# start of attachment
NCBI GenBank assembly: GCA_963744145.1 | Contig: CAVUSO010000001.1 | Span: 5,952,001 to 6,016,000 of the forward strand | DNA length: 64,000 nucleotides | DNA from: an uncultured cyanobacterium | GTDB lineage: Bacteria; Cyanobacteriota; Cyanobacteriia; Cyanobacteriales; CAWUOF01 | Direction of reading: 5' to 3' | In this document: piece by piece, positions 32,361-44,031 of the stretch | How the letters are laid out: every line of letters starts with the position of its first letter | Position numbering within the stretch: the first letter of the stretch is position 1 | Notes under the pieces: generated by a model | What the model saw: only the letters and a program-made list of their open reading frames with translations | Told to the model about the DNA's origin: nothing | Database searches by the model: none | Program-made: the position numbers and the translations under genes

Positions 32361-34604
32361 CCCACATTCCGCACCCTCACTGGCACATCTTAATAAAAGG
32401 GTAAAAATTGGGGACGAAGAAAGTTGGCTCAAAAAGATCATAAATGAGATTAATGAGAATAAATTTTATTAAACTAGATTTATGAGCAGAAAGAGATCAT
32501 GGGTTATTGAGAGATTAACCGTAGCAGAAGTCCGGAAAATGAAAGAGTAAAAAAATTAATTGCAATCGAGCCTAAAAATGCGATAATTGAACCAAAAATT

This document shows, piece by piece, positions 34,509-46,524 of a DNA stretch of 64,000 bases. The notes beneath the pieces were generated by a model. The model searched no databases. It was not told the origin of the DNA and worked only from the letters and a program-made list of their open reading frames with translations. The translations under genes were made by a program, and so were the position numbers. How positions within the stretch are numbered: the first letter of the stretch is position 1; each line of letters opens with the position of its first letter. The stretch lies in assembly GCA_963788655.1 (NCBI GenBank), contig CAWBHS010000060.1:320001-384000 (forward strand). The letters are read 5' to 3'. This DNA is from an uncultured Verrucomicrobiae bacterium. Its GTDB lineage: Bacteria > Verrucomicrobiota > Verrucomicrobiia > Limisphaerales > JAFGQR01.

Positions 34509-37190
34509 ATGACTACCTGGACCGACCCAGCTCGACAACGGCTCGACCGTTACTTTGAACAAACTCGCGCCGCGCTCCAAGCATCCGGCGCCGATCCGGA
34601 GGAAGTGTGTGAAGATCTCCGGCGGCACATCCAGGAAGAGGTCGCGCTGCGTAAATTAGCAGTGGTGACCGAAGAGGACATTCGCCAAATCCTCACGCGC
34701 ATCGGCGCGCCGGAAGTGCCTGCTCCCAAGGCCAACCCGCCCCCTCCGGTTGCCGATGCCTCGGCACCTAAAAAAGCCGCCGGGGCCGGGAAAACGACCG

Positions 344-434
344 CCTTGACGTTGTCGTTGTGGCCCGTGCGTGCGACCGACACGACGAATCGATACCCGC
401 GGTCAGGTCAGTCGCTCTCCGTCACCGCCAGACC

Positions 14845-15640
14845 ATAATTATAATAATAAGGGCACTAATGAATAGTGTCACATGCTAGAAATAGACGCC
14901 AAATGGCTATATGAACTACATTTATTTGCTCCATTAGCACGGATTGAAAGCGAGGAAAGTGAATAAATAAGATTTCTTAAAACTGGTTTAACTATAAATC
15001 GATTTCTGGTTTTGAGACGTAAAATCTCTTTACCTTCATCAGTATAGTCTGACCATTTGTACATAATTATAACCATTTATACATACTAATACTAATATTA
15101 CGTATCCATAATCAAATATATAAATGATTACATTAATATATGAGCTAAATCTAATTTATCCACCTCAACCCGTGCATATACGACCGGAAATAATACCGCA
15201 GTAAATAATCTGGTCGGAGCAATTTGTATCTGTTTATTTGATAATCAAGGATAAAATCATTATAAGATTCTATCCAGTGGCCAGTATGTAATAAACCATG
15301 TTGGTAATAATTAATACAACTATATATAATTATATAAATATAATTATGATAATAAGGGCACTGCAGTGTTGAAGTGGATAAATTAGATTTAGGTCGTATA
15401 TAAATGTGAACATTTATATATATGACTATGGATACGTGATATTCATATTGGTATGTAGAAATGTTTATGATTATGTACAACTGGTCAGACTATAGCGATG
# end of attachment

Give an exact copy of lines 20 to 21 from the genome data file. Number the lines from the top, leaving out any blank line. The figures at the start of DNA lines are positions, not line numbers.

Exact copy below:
15301 TTGGTAATAATTAATACAACTATATATAATTATATAAATATAATTATGATAATAAGGGCACTGCAGTGTTGAAGTGGATAAATTAGATTTAGGTCGTATA
15401 TAAATGTGAACATTTATATATATGACTATGGATACGTGATATTCATATTGGTATGTAGAAATGTTTATGATTATGTACAACTGGTCAGACTATAGCGATG